Show Me the Money: Hey Marketers, Boomer Women Are Buying Stuff!

Do you buy stuff? Yeah, so do we. Somehow, we manage to look online or go to a store and buy things—even though very few marketers spend very little money trying to persuade us to do so. Apparently, we don’t exist! Yet, women born between 1946 and 1964 comprise the healthiest, wealthiest and most influential generation of women in U.S. history, as noted in a 2013 Girlpower Marketing report.

Consider the facts: An estimated 38.44 million women are in the Boomer demographic right now, and women in general drive 70% to 80% of all consumer purchasing. In the next decade, women will control two-thirds of the of the consumer wealth in the United States. Many Boomer women are continuing to earn income by working, and some also will manage inheritance windfalls from their parents or partners. Women make 80% of home improvement decisions, buy 65% of all new vehicles, and spend more than $55 billion dollars on consumer electronics annually.

Yet, in aggregate, advertisers spend about 8% of their budgets targeting people of age 50 and older, says the AARP’s Dave Austin, managing director of marketing agency Influent50, which helps brands promote their products to the over-50 crowd. Nielsen estimates that only 5% of advertising dollars are spent marketing to over-50 crowd. Eight percent, five percent—either way, the amount spent specifically on Boomer women is miniscule.

One obstacle is that not enough women hold senior positions in the advertising and marketing industry. Only 11% of U.S. creative directors are women, let alone Boomer women. Another factor is the historical advertiser focus on snagging consumers early in their lives to win lifetime brand loyalty, even though research shows that midlife women are just as likely to switch brands as the younger set.

Also unfortunate, brands that potentially could be relevant to midlife women don’t necessarily target our demographic. Or, their images and messages don’t work for us—presenting women only as part of couples, as cardigan-wearing grandmotherly types, as technologically inept or in other less-than-representative modes.

Diane Keaton

Actor Diane Keaton in Chico’s 2011 “Holiday” campaign.

Joan Didion

Author Joan Didion for Celine.

Brands that ignore get ignored in turn. Have you ever stopped buying a product because the company that made it seemed to think you didn’t exist? Girlpower Marketing’s 2013 survey found that 64.2 percent of Boomer women abandoned a product because they felt the brand was ignoring them.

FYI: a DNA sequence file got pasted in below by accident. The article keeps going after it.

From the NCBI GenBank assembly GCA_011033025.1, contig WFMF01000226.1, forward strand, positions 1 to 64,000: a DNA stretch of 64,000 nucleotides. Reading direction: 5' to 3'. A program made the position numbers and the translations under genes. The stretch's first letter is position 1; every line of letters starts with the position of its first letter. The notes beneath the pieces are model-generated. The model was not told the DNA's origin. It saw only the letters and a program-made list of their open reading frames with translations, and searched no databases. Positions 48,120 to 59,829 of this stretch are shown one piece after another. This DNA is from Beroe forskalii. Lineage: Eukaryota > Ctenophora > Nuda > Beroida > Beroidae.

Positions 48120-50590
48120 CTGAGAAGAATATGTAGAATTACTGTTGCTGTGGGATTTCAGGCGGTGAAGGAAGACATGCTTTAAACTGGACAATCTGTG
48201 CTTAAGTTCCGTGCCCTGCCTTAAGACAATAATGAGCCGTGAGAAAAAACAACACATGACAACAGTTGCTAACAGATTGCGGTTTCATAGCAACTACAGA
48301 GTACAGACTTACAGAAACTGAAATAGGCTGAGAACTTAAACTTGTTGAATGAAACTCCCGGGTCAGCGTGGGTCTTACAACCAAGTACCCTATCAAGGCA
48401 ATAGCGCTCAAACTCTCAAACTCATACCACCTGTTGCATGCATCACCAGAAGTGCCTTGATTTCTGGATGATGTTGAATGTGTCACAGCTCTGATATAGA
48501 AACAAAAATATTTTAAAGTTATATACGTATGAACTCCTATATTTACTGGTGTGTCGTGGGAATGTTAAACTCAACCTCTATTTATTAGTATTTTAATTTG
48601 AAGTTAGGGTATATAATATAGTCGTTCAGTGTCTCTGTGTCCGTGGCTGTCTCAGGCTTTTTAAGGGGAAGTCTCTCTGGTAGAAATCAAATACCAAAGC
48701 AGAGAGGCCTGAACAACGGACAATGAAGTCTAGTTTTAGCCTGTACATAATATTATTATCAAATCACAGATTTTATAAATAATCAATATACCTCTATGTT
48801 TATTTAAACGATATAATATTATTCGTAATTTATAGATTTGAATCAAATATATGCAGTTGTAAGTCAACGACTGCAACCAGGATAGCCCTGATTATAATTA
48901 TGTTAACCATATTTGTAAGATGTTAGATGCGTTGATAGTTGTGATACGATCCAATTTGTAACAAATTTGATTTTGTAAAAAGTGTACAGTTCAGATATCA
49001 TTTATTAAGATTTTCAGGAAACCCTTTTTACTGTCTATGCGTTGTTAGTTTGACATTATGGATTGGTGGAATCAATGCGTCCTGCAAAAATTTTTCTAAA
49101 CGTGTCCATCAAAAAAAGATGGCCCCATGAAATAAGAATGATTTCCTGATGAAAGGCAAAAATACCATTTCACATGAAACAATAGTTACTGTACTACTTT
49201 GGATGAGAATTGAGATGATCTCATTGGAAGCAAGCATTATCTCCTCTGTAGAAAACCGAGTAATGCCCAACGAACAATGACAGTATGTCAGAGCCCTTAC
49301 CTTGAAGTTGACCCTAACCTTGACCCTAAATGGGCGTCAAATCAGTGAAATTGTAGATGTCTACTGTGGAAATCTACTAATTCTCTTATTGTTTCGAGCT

The 2013 Girlpower survey found that the brands that did a good job of speaking to midlife women included Eileen Fisher, Dove, L’Oreal, Cadillac, Olay, Amazon, Target and Avon. Pharmaceutical companies, financial services and the fashion industry, in particular, have shown some savvy in targeting midlife women. Eileen Fisher, of course, has  included a diverse range of women in its advertising for years, including Cindy Joseph (who launched her modeling career at age 49).

Gap’s “Dress Normal” campaign included Anjelica Huston, along with other celebs of various ages, and L’Oreal’s Paris ads have included Helen Mirren and other women of different ages. Jones New York’s “Confidence” campaign featured women with over-the-top resumes, including Dee Dee Myers, political analyst and commentator, and Sheila Brooks, founder and CEO, SHB Communications. Celine went with Joan Didion—a style icon in her own right—for one of its campaigns.

The reality is that midlife women are generally vibrant and young at heart, and more financially independent than our predecessors. We need, want and buy different things today than when we were in our twenties, and some of us like to try new things. And, if we’re lucky, we can afford to buy more of the things and experiences we want.

So what up, advertisers? Maybe our wallets deserve your attention, too.

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